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william007

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About string

Am I right that string literal("abc") is of type const char[]?
If yes, may I know why we can modify "abc" to "cbc" using the following code? Does string class make a copy of const char[] and manipulate it?
string word="abc";
word[0]='c';
cout<<word<<endl;

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Oops formatting error on above post...

>> Am I right that string literal("abc") is of type const char[]?
The object literal is not of type const char[] but the c-style character string used to initialize it is. The object literal is of type basic_string typedef'ed as 'typedef basic_string string;'
http://www.cplusplus.com/reference/string/string/

>> If yes, may I know why we can modify "abc" to "cbc" using the following code?
Internally std::string holds a pointer to a char * buffer and then you use the [] operator it invokes the overloaded operator on the string class and modifies the internal buffer.
http://www.cplusplus.com/reference/string/string/operator[].html
As evilrix said, the [] operator, in this case, is used only to get access to individual chars in the string. And cannot be used to set chars, because internally, the string class makes use of a private member to store the string itself, and we cannot directly get access to this member.

So one need to use something like

string& insert ( size_t pos1, const char * s, size_t n );
>> As evilrix said, the [] operator, in this case, is used only to get access to individual chars in the string. And cannot be used to set chars

I don't think that's what evilrix said. The operator[] of the STL string class can be used to modify characters in the string :

        http://www.cplusplus.com/reference/string/string/operator%5B%5D.html
>> I don't think that's what evilrix said. The operator[] of the STL string class can be used to modify characters in the string :
No, I didn't say that at all. I said quite clearly, "then you use the [] operator it invokes the overloaded operator on the string class and modifies the internal buffer."

The operator[] returns a reference to the char you are indexing so it CAN be used to modify the internal buffer.

There are actually 2 operator[] members, one const and one non-const. The const one is used when the string object is const because, clearly, if the string is const it is not mutable.

const char& operator[] ( size_t pos ) const;
char& operator[] ( size_t pos );
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william007

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Thanks..but as alb66 pointed out from the MSDN document, string literal is of type char[] instead of const char[].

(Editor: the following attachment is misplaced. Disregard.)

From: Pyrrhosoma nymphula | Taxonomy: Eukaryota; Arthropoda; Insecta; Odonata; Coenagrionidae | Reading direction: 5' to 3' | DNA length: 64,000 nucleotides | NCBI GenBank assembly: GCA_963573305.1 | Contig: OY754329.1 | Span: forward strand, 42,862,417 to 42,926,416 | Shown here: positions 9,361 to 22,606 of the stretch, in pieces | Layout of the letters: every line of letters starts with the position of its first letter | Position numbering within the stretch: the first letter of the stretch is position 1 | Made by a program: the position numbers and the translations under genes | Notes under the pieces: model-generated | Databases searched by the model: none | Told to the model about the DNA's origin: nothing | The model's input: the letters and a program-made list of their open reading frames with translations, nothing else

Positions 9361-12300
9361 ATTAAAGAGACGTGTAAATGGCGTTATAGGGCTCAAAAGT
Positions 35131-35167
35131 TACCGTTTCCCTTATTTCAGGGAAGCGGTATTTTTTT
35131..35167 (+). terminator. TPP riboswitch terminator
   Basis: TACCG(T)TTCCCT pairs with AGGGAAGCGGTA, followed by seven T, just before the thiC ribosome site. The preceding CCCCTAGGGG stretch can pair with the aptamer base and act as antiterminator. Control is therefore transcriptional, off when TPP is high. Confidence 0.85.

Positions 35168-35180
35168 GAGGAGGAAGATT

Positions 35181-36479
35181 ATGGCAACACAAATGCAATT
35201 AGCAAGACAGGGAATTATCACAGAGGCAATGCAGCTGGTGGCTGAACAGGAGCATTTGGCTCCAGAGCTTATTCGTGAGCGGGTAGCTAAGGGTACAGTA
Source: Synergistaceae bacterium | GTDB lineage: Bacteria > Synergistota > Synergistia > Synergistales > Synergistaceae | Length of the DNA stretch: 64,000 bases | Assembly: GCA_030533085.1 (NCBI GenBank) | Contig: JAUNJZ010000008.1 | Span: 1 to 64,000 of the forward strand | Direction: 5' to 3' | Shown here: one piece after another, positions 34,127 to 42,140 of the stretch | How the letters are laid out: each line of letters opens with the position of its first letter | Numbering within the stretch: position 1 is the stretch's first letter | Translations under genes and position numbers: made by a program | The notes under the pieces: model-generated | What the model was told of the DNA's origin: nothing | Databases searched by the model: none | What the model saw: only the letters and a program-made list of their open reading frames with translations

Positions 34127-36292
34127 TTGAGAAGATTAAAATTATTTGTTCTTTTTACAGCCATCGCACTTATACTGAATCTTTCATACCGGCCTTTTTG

But is that vary from compiler to compiler?
>> But is that vary from compiler to compiler?
A string literal is actually type char const [] but an assignment can be made to a type char[]. You cannot; however, modify a string literal.. to attempt to do so will cause a crash. try it...


int main()
{
	char a[] = "hello"; // pointer to char const []
	a[0] = 'j'; // Ok
 
	char * p = "hello"; // pointer to char const []
	p[0] = 'j';
}

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>> A string literal is actually type char const []
The C++ Standard specifically states

"2.13.4

1. An ordinary string literal has type array of n const char and static storage duration, where n is the size of the string as defined below, and is initialized with the given characters. A string literal that begins with L, such as L"asdf", is a wide string literal. A wide string literal has type array of n const wchar_t and has static storage duration, where n is the size of the string as defined below, and is initialized with the given characters."

Note that const char [] and char const [] are semantically identical both mean an array of const char.
>> but as alb66 pointed out from the MSDN document, string literal is of type char[] instead of const char[].

That's wrong ;) It might be true for MS's implementation of the C++ language, but it's not true for the language itself.
>>>> string literal is of type char[] instead of const char[].
If you can assign a literal to a non const char pointer, the compiler obviously doesn't take the right side as a const char* or it would have an error.  If I understand evilrix' last post correctly, even a compiler which is nearly compliant to C++ standard allows the assignment of a literal to non-const char pointer and won't complain at compile time. When it crashes at run-time it isn't actually a contradiction to the MSDN which says that "the behavior is undefined".
>> If I understand evilrix' last post correctly, even a compiler which is nearly compliant to C++ standard allows the assignment of a literal to non-const char pointer and won't complain at compile time

The ability to assign a string literal to a non-const pointer has been deprecated in C++.

ISO/IEC 14882:2003(E) Annex C

Change: String literals made const

The type of a string literal is changed from array of char to array of const char. The type of a wide string literal is changed from array of wchar_t to array of const wchar_t.

Rationale: This avoids calling an inappropriate overloaded function, which might expect to be able to modify its argument.

Effect on original feature: Change to semantics of well-defined feature.

Difficulty of converting: Simple syntactic transformation, because string literals can be converted to char*; (4.2). The most common cases are handled by a new but deprecated standard conversion:

   char* p = "abc"; // valid in C, deprecated in C + +
   char* q = expr ? "abc" : "de"; // valid in C, invalid in C + +

How widely used: Programs that have a legitimate reason to treat string literals as pointers to potentially modifiable memory are probably rare.
Thanks:)